Exhaust emissions from transit buses have long been a concern for air quality officials. Agencies have been investing millions of dollars in advanced and clean fuel technologies to reduce emissions from their bus fleets. Generally, the only information available about the emission characteristics of these vehicles comes from expensive engine- and chassis-dynomometer tests. Relatively little is known about actual on-road performance, especially as vehicles age. To help fill this void, M.J. Bradley and Associates has been working with the Massachusetts Bay Transportation Authority (MBTA) in Boston to develop an emissions inspection and maintenance (I/M) program for heavy-duty vehicles.
The MBTA is the nation's 5th largest mass transit system. In addition to operating subway, trolley and commuter rail service, the MBTA operates 1,000 forty- and sixty-foot urban transit buses in fixed route service on approximately 190 routes throughout greater metropolitan Boston.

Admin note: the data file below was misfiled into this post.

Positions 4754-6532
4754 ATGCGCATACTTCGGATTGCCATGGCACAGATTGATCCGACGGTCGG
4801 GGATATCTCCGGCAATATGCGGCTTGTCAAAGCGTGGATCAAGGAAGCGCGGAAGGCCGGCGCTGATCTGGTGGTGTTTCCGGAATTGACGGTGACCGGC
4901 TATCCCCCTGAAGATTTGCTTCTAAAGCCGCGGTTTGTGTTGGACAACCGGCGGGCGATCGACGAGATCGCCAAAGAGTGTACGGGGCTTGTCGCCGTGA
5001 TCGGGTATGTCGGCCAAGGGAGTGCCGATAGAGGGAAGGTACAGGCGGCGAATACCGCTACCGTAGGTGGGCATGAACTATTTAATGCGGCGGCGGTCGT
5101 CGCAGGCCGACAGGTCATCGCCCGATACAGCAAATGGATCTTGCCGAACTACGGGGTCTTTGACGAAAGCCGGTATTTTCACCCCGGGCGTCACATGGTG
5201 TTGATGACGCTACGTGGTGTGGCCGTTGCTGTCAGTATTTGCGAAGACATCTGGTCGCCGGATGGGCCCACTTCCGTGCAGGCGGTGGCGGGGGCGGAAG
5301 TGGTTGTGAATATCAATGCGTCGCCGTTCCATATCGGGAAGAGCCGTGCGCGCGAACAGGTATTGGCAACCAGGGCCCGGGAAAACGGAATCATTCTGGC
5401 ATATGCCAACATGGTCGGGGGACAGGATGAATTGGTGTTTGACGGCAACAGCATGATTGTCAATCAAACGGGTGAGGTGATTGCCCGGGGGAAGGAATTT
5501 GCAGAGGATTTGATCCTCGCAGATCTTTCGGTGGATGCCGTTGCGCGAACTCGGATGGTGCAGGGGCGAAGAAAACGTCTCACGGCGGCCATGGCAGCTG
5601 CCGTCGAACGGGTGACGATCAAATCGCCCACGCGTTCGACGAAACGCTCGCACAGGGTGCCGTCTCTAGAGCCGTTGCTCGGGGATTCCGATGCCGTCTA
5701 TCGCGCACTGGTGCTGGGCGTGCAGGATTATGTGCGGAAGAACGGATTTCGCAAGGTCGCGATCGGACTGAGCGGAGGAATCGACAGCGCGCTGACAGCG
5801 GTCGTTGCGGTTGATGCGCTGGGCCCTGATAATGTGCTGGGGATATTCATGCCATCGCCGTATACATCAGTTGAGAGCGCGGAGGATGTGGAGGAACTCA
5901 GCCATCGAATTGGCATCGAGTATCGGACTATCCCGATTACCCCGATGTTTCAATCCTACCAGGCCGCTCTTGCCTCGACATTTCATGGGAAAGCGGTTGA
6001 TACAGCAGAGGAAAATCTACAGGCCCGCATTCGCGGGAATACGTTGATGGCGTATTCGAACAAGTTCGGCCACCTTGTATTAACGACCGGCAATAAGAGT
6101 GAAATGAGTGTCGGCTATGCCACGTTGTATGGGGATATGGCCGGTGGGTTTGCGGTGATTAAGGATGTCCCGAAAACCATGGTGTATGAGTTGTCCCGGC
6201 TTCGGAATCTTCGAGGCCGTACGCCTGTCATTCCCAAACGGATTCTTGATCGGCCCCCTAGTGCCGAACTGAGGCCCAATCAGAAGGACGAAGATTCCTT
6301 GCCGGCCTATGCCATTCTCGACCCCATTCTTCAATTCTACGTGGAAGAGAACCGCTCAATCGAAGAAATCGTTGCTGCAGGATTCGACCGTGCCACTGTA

M.J. Bradley & Associates, working with a team of consultants, evaluated several options for cost-effective emissions testing and designed the procedures for implementing an enhanced I/M program. The project involved significant community outreach with a Project Advisory Committee overseeing the effort. The final project report recommended that the MBTA use remote sensing technology as a screening tool to identify high emitting buses, and a Portable Emissions Monitoring System (PEMS) to diagnose certain engine problems.
Having completed the evaluation phase of the project, the MBTA is now in the process of implementing the program throughout its fleet, including quarterly emissions fleet screening of every bus housed at each of the eight MBTA bus garages to identify buses with higher than normal emissions and a program to repair buses identified as high emitters. M.J. Bradley and Associates continues to be involved in this effort.